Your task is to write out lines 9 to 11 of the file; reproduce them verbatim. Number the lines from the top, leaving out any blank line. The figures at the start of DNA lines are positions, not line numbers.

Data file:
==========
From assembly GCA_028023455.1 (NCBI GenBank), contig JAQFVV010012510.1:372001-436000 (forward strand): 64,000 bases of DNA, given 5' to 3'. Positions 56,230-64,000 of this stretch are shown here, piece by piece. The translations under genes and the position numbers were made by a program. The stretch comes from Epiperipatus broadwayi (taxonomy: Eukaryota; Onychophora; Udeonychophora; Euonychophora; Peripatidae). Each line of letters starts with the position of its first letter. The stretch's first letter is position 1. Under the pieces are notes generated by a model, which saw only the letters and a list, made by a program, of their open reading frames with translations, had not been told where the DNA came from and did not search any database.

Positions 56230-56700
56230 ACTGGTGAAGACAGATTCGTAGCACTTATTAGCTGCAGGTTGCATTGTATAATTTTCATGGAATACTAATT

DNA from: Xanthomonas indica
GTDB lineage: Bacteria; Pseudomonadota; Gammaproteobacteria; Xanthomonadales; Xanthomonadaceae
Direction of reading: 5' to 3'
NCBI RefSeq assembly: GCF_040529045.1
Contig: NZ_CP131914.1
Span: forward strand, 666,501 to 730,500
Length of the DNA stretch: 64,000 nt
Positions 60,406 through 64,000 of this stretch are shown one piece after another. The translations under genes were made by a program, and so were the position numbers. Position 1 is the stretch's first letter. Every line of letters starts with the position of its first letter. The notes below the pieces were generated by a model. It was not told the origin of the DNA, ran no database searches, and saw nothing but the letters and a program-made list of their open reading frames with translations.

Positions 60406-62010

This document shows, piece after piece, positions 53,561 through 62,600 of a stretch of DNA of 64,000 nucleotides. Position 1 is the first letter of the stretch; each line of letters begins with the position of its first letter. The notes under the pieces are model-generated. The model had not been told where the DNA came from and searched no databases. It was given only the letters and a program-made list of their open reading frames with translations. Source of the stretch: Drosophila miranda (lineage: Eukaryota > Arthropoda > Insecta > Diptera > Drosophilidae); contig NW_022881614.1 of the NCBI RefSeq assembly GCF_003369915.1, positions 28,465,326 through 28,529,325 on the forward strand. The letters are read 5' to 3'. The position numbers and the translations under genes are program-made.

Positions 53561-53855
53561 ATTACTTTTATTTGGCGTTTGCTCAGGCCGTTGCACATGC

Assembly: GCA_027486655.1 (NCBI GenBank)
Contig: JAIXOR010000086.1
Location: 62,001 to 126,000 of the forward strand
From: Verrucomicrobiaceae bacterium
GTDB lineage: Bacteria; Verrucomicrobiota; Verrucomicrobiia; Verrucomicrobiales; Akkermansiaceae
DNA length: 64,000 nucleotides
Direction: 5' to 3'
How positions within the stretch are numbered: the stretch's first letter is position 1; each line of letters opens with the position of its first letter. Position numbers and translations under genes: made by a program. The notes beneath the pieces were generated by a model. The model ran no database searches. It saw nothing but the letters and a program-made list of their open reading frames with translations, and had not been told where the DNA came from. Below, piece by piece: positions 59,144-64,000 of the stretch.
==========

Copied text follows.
Span: forward strand, 666,501 to 730,500
Length of the DNA stretch: 64,000 nt
Positions 60,406 through 64,000 of this stretch are shown one piece after another. The translations under genes were made by a program, and so were the position numbers. Position 1 is the stretch's first letter. Every line of letters starts with the position of its first letter. The notes below the pieces were generated by a model. It was not told the origin of the DNA, ran no database searches, and saw nothing but the letters and a program-made list of their open reading frames with translations.